A Mixed Methods Study of Employment Perspectives of Youth and Young Adults on the Autism Spectrum

Friday, May 13, 2016: 5:30 PM-7:00 PM
Hall A (Baltimore Convention Center)
L. A. Crabtree1 and B. B. Demchick2, (1)Towson University, Lutherville, MD, (2)Occupational Therapy & Occupational Science, Towson University, Towson, MD
Background: Participation in employment experiences in the community is a rite of passage to adulthood. A majority of transition-aged individuals with autism have identified goals to obtain gainful employment, although fewer than 20% are able to obtain employment after exiting the educational system (Wehman et al., 2014). Furthermore, those who are employed are typically under-employed, and they face higher rates of poverty, obliging many to be financially dependent on their families (Lindstrom, Kahn, & Lindsey, 2013). However, barriers to employment participation have not been fully explored, and it is unclear how perceptions of individuals with autism may contribute to poor employment outcomes.

Objectives: The purpose of this pilot study was to explain perspectives of youth and young adults with autism regarding employment participation in order to support improved methods of employment preparation. Specifically, two research questions were identified.

  1. What are the perspectives of youth and young adults with autism regarding employment?

  2. How do perspectives help and hinder success in preparation for, transition to, and participation in the workplace?

Methods: An explanatory sequential mixed methods design was used to identify patterns of perceptions, followed up with qualitative data collection to explain identified patterns. Researchers used a recently piloted and revised instrument based on items from the Career Maturity Inventory(Crites and Savikas, 2011) to survey 29 individuals with autism aged 16-28, followed by interviews with 8 young adults with autism. Descriptive statistical analysis was used to identify patterns of perceptions regarding employment, comparing those with and without employment experiences. Qualitative coding and thematic development, with constant comparative methods were used to analyze transcribed interviews.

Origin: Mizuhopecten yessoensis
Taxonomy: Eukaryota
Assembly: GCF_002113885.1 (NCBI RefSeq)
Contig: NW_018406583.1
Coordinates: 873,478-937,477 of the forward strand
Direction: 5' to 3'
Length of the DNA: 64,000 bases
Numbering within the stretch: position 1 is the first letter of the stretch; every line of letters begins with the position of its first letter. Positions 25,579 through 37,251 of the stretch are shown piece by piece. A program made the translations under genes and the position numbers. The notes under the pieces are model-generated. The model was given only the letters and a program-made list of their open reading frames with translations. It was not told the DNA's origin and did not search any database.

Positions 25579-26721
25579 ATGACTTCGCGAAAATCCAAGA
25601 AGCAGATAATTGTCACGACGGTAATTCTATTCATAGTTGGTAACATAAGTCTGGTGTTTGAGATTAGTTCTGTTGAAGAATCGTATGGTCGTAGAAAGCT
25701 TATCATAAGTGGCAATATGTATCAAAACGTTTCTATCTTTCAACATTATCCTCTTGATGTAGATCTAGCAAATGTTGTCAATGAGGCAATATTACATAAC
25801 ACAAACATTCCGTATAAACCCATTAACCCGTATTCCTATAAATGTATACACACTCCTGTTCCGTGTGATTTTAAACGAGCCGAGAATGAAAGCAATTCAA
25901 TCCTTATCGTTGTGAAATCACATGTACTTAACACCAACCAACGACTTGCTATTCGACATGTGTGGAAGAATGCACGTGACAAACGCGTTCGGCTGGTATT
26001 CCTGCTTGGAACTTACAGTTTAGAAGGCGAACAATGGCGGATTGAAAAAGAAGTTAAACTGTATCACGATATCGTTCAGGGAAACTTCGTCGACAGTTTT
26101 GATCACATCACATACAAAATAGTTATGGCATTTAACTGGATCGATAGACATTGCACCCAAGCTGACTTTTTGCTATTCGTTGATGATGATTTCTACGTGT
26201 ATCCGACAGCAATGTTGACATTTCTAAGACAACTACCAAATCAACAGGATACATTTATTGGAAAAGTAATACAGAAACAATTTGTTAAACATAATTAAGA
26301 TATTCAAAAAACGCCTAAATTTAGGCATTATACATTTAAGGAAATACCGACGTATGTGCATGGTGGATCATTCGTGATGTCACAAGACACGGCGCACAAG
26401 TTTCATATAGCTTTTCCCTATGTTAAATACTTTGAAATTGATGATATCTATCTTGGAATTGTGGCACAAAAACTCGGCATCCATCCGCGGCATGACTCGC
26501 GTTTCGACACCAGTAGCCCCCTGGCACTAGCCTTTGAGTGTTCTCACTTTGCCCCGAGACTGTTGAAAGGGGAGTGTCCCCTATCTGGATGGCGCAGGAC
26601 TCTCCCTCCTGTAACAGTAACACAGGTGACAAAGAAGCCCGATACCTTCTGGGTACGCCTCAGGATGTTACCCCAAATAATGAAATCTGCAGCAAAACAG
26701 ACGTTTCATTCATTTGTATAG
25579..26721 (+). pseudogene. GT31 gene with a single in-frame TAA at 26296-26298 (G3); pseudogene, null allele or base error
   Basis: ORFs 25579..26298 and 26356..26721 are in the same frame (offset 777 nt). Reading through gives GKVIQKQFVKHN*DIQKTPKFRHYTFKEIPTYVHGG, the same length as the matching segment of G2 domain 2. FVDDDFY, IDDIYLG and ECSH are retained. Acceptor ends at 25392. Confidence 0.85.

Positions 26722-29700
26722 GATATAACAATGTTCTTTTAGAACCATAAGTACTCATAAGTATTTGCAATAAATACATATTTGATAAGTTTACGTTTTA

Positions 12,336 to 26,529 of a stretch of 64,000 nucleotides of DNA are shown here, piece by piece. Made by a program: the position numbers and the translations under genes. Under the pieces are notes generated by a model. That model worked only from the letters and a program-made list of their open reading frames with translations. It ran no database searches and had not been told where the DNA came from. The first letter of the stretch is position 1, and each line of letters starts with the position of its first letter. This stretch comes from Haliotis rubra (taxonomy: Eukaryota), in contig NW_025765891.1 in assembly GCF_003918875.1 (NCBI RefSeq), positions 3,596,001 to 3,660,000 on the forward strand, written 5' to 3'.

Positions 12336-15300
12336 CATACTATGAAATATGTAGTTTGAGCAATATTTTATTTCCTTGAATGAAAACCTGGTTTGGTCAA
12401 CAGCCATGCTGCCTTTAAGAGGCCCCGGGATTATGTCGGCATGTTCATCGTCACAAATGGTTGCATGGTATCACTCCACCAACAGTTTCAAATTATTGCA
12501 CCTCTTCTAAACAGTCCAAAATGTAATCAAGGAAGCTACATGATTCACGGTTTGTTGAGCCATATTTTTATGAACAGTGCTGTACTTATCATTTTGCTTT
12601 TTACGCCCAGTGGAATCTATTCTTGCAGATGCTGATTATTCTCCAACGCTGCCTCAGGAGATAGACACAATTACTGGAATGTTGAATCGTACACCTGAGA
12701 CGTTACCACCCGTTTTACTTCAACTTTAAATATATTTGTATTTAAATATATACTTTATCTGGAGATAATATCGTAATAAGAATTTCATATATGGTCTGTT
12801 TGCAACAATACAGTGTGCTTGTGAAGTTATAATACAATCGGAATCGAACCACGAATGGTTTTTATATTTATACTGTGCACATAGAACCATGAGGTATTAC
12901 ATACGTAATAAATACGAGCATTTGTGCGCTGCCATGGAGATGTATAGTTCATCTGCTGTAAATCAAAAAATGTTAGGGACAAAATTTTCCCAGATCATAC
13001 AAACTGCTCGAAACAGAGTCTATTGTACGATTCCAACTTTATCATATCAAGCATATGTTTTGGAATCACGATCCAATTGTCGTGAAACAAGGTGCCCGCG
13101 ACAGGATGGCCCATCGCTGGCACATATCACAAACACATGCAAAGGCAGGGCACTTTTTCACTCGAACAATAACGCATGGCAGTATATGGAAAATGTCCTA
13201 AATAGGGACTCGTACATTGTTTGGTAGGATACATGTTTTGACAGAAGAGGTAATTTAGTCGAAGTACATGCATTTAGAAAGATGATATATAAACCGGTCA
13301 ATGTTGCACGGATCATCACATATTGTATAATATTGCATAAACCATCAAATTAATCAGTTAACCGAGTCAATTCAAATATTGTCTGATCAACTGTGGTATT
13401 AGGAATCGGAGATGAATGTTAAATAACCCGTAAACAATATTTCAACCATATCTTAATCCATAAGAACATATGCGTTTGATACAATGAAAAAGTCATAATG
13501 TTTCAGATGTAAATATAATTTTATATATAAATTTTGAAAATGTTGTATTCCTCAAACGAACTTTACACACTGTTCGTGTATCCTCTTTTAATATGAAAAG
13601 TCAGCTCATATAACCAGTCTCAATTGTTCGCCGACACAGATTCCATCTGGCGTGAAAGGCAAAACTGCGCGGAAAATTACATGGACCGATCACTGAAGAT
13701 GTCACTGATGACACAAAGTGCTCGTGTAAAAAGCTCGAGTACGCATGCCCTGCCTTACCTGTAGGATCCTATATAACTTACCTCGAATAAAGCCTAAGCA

Results: Survey results indicated that nine youth with employment experience (EE) identified positive perceptions of employment, but 56% of those in this group identified difficulties in the workplace. Twenty without employment experience (WE) indicated perceptions of worry about employment and lack of knowledge about employment constructs, although they indicated a desire to pursue employment opportunities. Themes from qualitative analysis of interviews with individuals from both groups (EE and WE) identified motivating factors of money and participation, as well as challenges of sustainability, social interactions, and transportation. Through comparative analysis of both data sets, two consistent patterns that restricted the employment opportunities for transitioning youth with autism were identified.  1) Lack of knowledge and 2) limited experiences. Youth in this study had limited knowledge of the constructs of employment, including knowledge of what entailed full-time employment. At the same time, they described very limited employment experiences.

Conclusions: With significant increases in both the number of youth with autism entering adulthood and the rising cost of vocational services, it is important to ensure that program supports lead to positive outcomes for both individuals with autism and for society at large (Burgess & Cimera, 2014). Preliminary results of this pilot study identify two key aspects of programming to support better employment outcomes. Specifically, by providing explicit knowledge and practical experiences related to meaningful employment opportunities for youth with autism, vocational programs can become more effective.